It comes down to this: I want to live there.  My experience there reminded me of that scene in Harriet the Spy where they visit Golly’s friend Mrs. W. who has a garden full of junk creations.  There’s a mobile of glass soda bottles (with soda in them), instruments made out of old kitchen stuff, sculptures made out of old instruments, all kinds of fun things for Harriet, Sport, and Janie to explore.  The Forevertron is a real life, genuine version of that.  You could explore for ages and still only know a small part of the place.  I want to live somewhere like that!  It might be my own creation or someone else’s, but I ache to live someplace where there is wonder and excitement and creativity and lots of stuff.  So if anyone wants to build me a giant machine, give me a holler

If you want to know more about this amazing place, I highly suggest reading the article from the Folk Art Messenger but mostly I suggest visiting it yourself.

Dr. Evermor’s Forevertron [Folk Art Messenger]
An Interview with Tom Every (Doc Evermor) [The Bottlecap]
The Forevertron
[Roadside America]
The Forevertron [PBS’ Off the Road]
The Forevertron [Wikipedia]
The aforementioned clip from Harriet the Spy [On youtube]

On our way home from the farmhouse, my mom and I drove through Phillips, WI.  For a while now I have been itching to see Fred Smith’s Concrete Park and it was right on our route home.  My mom loves roadside attractions too, so it didn’t even take that much convincing to get her to stop.

Fred Smith was a lumberjack and with two other men started the Rock Garden Taven in 1936 (which is coincidentally where my great-uncle Bill Fenzl used to drink).  Once Fred retired he managed the bar full time and started making sculptures of miners, horses, Indians, cowboys, and soldiers.  He used beer bottles from the tavern to adorn the statues, adding color and sparkle.  Throughout the park there were also placards with text.  The original paper that Smith had written on had deteriorated, but the caretakers of the park reproduced an imaged of the text exactly as it originally appeared but printed on a durable plastic.  On one side was a little paragraph about some of the sculptures and often some area history, and on the other side were images of Mr. Smith and co. taken around the park.  And usually when there was a sculptural placard there was often a nearby statue pointing to it!

I had been eager to visit this park for a really long time and it did not disappoint.  Unfortunately it was really muggy on the day we went, and it was raining a little so there were mosquitoes everywhere.  Other than the bugs, the experience was a total delight.  There’s something about folk/outsider art that is a lot more interesting to me than most stuff in museums.  Lately I’ve been thinking a lot about why I love it, and I think it has to do with the truly unique vision artists like Fred Smith have.  They aren’t making art for critics or galleries, they are making art for themselves, their friends, and their community.  Sometimes folk artists are described as simple and uneducated, which might be true for some but I think that totally undervalues the contributions of unconventional artists.  I relate more to the aesthetic sensibilities of outsider art, and I find the pretensions of high art irritating.  Going to places like the Concrete Park is always super fun but I also get so many ideas for my own work (even though I know I’ll never create anything as amazing as a Concrete Park).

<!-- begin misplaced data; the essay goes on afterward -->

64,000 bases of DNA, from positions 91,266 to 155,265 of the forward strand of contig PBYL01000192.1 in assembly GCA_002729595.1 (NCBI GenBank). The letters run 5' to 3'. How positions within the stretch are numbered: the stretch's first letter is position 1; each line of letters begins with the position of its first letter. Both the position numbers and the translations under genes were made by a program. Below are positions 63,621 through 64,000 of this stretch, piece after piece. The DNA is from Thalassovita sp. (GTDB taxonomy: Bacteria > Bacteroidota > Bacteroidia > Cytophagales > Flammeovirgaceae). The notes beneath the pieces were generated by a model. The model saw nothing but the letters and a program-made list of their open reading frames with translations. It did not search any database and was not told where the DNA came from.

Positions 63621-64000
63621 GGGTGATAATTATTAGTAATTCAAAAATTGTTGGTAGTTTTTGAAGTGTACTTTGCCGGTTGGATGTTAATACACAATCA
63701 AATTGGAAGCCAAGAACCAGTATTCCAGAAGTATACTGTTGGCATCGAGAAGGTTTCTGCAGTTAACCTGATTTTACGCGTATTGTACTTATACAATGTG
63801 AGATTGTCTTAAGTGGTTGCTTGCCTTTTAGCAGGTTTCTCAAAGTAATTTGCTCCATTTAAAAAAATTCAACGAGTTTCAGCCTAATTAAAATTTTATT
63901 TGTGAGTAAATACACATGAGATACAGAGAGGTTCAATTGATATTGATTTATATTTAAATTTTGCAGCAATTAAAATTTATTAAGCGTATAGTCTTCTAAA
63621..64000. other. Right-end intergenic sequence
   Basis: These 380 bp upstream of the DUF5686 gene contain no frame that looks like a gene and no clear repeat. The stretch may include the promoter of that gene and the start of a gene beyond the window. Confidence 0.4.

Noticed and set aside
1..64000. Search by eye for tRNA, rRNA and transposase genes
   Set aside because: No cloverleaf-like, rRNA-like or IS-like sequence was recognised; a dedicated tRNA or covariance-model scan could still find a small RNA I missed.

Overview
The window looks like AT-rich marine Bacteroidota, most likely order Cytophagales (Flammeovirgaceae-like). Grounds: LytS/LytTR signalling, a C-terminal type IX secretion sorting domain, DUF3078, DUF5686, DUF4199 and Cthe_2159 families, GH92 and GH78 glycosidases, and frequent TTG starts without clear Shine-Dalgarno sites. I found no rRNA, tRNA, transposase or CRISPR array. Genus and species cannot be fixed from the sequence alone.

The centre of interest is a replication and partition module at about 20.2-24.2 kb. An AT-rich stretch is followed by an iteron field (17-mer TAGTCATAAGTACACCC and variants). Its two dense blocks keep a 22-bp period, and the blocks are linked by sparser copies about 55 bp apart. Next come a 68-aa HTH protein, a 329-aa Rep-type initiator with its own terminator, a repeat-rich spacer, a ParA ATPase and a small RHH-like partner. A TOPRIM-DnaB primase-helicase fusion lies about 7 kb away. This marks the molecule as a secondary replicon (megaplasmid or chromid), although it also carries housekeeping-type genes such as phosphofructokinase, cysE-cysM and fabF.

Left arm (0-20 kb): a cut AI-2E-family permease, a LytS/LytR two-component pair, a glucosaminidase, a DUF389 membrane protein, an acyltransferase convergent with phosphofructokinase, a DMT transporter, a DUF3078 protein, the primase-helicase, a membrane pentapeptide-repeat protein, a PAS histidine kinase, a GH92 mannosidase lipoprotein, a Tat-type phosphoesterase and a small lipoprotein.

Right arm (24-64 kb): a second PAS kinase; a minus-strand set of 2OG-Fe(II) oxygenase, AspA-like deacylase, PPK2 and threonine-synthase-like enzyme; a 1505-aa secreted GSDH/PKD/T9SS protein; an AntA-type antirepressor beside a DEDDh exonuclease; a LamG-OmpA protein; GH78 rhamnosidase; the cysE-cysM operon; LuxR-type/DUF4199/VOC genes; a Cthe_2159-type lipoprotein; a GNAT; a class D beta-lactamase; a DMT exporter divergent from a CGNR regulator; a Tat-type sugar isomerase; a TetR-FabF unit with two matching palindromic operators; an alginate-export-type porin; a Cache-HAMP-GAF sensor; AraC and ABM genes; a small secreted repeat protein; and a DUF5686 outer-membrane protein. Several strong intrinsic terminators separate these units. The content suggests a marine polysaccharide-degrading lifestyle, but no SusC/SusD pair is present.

At the end of the summer when I was finally moving back to Milwaukee from Northfield, it took forever to get everything packed and moved including tons of ceramics.  It was an incredibly stressful ordeal.  Fortunately some of the jars and baking dishes I made found their way into my parents’ farmhouse in northern Wisconsin.  They fit beautifully in the kitchen.

The house is heavenly, especially the kitchen.  It’s huge and open with lots of windows and really beautiful woodwork.  I am just really glad my stuff fit into such a beautiful space.

This post is about neither paper nor clay.  Ha!

It’s about drawing and film.  For my Film Noir class (which was not as great as it might purport to be) we had to take noir photos around Northfield.  Other students in my class posed their friends and traipsed around town/campus looking for good places to shoot.  That sounds miserable to me.  I hate working with people, so I took the assignment to mean take photos around the town but of noir drawings.  So I drew on pavement, a hazardous waste barrel, an brick wall, a sewer grate, and an electrical box.  It was pretty fun.  I used a box of chalk that I found in the drawing studio and had a bunch of fun drawing on stuff around town.  Miraculously, I only got yelled at once.

And, yes, I know the captions are awful, but keep in mind this was a school project, and my very last Carleton project at that, so I was sort of phoning it in.

Insty